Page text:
# Homework Help: Quantum mechanics question on probability amplitude

1. May 3, 2012

### spaghetti3451

1. The problem statement, all variables and given/known data

What physical phenomenon requires us to work with probability amplitudes rather than just
with probabilities, as in other fields of endeavour?

2. Relevant equations

3. The attempt at a solution

That the probability of an outcome is given by the square of the modulus of the corresponding probability amplitude? But that's not a physical phenomenon?

2. May 4, 2012

### dikmikkel

Is probability a physical phenomenon? I don't think so, but maybe.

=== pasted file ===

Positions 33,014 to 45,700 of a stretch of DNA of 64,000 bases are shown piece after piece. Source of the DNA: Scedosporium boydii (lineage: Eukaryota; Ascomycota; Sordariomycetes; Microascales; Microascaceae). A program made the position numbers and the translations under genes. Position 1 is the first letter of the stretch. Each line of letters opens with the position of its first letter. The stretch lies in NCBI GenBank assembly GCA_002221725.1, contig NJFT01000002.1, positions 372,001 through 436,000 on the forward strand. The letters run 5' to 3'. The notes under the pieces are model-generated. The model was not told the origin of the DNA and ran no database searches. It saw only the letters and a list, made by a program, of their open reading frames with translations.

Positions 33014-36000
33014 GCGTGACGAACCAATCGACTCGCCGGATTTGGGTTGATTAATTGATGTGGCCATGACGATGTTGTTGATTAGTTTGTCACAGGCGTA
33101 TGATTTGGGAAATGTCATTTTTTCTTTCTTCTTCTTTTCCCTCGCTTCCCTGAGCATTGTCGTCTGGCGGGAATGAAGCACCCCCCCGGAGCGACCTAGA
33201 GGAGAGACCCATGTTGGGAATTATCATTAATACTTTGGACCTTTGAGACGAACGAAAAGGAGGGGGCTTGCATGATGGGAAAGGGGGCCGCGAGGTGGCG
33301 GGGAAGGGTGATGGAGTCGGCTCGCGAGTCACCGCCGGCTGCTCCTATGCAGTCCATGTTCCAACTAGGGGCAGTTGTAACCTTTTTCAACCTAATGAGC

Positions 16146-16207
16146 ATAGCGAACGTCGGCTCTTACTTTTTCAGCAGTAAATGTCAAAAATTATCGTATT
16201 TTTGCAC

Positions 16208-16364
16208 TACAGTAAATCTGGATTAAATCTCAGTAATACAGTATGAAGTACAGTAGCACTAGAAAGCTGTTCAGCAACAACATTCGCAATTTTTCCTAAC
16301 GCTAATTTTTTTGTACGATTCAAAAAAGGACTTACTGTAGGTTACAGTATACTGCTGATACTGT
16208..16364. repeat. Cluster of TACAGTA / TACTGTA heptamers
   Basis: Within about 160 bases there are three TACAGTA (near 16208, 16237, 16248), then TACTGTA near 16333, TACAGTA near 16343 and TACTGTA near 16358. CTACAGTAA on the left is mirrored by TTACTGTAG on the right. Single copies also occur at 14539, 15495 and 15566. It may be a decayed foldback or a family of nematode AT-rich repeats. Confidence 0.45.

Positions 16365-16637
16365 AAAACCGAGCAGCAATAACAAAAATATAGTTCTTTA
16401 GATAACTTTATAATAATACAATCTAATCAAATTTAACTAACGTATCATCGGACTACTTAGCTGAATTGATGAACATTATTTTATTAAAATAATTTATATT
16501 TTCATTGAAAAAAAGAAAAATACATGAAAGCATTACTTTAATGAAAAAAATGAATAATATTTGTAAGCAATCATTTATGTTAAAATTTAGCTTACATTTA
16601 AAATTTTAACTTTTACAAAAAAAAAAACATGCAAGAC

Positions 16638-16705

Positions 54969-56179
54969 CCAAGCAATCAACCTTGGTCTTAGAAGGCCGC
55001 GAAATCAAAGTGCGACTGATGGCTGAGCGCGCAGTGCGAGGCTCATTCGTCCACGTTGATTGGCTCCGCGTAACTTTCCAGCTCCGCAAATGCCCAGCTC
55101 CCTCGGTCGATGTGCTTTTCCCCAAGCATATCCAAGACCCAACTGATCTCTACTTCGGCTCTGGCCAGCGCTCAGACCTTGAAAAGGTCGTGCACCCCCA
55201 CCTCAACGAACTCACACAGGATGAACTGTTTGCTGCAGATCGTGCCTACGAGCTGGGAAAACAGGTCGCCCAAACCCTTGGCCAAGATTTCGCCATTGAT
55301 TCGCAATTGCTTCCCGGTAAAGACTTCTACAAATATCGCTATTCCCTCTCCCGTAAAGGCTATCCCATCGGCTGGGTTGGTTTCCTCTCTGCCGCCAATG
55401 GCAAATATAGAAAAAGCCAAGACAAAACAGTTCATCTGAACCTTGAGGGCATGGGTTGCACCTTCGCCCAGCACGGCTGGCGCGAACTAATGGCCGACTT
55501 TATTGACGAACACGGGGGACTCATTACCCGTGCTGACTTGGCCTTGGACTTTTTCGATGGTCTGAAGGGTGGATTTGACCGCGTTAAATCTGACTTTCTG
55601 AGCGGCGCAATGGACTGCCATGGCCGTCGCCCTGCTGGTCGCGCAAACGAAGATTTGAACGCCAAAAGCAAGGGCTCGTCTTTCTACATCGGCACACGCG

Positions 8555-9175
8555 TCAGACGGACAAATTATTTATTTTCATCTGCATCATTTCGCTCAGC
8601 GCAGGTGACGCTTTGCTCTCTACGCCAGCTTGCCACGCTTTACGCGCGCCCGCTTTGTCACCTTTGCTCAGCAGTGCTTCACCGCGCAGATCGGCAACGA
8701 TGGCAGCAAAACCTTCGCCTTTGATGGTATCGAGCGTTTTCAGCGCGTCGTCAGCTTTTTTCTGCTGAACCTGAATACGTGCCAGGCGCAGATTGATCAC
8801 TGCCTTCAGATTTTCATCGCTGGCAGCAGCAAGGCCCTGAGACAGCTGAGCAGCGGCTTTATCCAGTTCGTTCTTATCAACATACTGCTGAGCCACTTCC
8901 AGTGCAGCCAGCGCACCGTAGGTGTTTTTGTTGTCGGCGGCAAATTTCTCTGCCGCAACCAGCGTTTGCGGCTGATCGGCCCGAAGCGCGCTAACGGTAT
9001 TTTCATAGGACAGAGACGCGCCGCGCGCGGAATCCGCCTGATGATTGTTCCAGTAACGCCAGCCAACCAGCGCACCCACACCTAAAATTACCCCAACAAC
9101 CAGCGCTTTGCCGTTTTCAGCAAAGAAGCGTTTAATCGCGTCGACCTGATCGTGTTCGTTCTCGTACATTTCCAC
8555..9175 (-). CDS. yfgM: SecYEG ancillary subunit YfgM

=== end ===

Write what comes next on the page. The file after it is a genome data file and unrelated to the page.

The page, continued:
Like any statistical distribution you can use the density to e.g. finding the probability of the particle being a point in space:
Find the probability that the electron has position x = 2 given that:
$p(x) = |\psi(x)|^2 = 1/x^2$
Then you would be wrong to integrate, but simply doing this would solve it:
$p(x=2) = 1/2^2 = 4$
I don't think you can assign much meaning to the $\psi(x)$ alone.
Hope that helped a little.

3. May 4, 2012

### dextercioby

'Waves superposition' would be an answer.